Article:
This weekend was one of the most moving weekends of work I have experienced in the 3 years since I set up my business… but first, a little background…
I have been very lucky to work with the charity Alopecia UK – working to improve the lives of those affected by Alopecia – since the early summer of 2017 when my search for my first henna crown model lead me to meet with the AUK Charity Development manager, Jen Chambers. You can see how that unfolded in the blog post from her photoshoot here.
From that experience, I was then invited to be the henna crown provider at their 2017 national Alopecia Awareness Big Weekend event – in Birmingham. Unsure of what to expect, I was mostly emotionally invested in the logistics of how to set up to provide a thoughtful, respectful and empathetic service. Luckily, the official photographer for the same event was my good friend and familiar business collaborator, Louise Rayner. The weekend was a beautiful experience and you can read all about that in the subsequent blog post here.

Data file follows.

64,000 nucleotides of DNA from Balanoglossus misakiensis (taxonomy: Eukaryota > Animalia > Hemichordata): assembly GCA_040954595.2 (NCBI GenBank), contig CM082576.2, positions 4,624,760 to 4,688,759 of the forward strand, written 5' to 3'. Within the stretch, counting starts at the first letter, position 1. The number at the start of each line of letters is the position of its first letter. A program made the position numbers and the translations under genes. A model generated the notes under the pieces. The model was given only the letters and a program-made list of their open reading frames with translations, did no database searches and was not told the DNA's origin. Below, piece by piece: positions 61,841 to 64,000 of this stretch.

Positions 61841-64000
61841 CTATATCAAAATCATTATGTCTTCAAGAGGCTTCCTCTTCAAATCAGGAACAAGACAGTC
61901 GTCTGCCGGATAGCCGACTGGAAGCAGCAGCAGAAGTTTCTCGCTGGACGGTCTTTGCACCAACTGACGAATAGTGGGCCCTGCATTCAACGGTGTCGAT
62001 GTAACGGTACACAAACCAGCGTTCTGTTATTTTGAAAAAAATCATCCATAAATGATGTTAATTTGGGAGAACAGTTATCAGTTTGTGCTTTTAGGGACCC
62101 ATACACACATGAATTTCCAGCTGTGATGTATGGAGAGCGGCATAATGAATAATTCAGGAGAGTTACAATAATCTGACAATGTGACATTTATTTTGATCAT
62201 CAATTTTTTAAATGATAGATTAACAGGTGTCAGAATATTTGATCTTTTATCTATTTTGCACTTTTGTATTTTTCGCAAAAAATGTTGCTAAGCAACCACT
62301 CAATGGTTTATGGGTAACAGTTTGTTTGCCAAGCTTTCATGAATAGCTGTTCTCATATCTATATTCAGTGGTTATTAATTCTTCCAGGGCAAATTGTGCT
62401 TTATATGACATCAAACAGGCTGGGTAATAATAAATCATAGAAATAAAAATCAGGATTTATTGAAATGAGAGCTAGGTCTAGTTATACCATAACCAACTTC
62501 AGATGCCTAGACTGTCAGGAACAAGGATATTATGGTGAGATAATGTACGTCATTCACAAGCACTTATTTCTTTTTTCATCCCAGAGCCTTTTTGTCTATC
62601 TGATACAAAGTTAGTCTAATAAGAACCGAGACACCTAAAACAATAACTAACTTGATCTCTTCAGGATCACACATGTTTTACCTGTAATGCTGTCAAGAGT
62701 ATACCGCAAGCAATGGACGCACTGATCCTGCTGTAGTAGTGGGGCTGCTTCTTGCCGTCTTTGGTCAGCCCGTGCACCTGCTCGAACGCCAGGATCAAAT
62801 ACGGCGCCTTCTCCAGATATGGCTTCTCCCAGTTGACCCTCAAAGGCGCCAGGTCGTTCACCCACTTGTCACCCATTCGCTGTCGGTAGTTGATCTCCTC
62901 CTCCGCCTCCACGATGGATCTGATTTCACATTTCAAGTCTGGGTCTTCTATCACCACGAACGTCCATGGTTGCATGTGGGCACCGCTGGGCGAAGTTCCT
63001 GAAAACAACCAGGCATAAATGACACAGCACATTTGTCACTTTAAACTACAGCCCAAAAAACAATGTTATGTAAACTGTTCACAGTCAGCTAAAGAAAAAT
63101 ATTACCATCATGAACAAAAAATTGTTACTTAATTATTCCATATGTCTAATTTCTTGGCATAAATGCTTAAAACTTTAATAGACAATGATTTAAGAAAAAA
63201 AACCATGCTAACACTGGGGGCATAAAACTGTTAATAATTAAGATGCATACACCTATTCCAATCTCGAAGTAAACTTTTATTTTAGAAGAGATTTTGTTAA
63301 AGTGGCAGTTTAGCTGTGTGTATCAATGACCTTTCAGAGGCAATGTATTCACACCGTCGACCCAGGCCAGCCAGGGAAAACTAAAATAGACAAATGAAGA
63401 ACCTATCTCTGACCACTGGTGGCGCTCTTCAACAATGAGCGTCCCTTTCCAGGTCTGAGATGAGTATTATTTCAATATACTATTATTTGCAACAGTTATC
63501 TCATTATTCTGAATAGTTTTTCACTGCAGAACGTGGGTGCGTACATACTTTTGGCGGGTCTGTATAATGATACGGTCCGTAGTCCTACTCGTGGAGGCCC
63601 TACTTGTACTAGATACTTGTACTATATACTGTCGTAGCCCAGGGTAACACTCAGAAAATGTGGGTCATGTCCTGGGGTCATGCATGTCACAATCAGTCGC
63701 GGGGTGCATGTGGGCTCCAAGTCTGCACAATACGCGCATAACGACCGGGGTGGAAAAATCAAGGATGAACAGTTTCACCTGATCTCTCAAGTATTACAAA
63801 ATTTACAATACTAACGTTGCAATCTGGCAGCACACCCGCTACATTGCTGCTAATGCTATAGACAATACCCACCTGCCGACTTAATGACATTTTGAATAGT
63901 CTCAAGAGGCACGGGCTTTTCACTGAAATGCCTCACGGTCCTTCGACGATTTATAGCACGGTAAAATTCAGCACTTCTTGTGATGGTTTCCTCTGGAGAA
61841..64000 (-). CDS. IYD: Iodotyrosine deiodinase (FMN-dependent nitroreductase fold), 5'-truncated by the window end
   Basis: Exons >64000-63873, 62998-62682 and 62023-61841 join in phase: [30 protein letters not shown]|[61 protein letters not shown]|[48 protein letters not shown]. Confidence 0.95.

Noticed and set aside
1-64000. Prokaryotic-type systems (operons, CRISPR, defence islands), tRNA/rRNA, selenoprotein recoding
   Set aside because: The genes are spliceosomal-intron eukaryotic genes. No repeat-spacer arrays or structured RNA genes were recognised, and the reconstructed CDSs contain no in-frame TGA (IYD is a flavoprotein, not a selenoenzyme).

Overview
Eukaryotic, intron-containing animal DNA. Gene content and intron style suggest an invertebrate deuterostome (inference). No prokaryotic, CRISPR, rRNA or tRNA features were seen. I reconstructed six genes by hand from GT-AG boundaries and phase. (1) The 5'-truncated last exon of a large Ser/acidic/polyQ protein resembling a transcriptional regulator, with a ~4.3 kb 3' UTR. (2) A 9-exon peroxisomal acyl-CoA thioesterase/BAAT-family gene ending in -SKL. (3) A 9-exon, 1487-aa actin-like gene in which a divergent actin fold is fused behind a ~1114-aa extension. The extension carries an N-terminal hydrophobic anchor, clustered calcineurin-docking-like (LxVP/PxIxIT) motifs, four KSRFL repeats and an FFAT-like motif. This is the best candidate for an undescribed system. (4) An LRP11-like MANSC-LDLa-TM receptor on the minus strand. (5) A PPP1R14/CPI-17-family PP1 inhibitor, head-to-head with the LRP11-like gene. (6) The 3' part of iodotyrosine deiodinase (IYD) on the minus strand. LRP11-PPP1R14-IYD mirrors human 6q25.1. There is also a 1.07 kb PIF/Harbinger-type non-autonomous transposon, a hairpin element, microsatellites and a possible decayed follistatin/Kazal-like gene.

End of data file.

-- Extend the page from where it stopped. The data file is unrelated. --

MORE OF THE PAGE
Fast forward 2 years, AUK returned to me via an events management company who brought me in again as the official henna artist for the 2019 Big Weekend. The previous format I had used proved successful and well-received, and it seemed to me that I knew what to expect and how to prepare my setup – with the only significant difference being that the 2019 event was to be held a hefty 4-hour drive away in Bristol. Oh, and also the small matter of having a second event to attend on the Sunday of the same weekend. I estimated that although it would be a tight timeline, I should be able to make it to the Sunday booking, a wellbeing festival, and be able to indulge in a shoulder massage to recover (perhaps I was a little optimistic).